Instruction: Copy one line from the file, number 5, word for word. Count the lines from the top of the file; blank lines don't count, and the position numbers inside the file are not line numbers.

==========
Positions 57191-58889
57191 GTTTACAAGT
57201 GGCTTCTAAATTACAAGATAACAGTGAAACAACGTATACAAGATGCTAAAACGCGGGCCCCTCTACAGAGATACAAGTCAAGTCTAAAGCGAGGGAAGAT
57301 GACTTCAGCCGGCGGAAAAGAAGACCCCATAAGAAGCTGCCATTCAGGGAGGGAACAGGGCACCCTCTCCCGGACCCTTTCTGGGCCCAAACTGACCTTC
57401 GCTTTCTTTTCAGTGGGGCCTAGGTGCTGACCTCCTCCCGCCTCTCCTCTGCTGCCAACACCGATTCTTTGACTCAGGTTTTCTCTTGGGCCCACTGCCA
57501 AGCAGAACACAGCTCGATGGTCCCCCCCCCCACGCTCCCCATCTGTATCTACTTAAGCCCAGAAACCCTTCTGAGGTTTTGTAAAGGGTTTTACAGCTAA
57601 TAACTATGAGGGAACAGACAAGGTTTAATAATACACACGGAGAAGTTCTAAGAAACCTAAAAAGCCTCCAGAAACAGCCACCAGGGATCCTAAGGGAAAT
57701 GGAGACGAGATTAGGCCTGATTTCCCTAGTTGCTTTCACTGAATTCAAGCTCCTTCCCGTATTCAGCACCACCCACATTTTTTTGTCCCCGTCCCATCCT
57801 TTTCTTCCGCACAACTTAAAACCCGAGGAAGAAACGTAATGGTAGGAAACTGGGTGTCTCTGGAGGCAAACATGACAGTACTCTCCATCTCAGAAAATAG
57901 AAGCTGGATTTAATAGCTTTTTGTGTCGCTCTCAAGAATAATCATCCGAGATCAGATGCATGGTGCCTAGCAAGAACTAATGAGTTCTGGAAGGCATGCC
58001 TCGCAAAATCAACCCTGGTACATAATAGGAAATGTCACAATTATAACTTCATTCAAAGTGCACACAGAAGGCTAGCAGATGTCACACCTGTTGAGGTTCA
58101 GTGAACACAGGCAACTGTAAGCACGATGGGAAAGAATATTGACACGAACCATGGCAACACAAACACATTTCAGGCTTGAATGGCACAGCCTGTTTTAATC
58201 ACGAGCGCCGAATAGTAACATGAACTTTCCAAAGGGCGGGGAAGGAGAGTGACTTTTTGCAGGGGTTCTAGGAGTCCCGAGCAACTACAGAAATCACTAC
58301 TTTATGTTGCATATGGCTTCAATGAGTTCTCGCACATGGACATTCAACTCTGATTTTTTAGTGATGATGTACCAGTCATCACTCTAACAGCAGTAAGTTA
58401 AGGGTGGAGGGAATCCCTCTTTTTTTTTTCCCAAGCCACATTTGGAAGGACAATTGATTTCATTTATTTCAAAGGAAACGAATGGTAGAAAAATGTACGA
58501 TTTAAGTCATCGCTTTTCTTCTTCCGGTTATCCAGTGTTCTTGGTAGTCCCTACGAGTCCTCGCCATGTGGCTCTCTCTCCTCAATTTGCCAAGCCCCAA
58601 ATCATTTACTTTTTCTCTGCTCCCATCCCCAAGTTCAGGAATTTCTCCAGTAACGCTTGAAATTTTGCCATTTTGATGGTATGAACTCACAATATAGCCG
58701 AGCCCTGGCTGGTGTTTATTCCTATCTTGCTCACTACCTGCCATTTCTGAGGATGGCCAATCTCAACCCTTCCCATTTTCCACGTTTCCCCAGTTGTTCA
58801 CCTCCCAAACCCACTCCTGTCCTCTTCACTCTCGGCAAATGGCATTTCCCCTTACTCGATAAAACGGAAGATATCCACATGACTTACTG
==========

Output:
57401 GCTTTCTTTTCAGTGGGGCCTAGGTGCTGACCTCCTCCCGCCTCTCCTCTGCTGCCAACACCGATTCTTTGACTCAGGTTTTCTCTTGGGCCCACTGCCA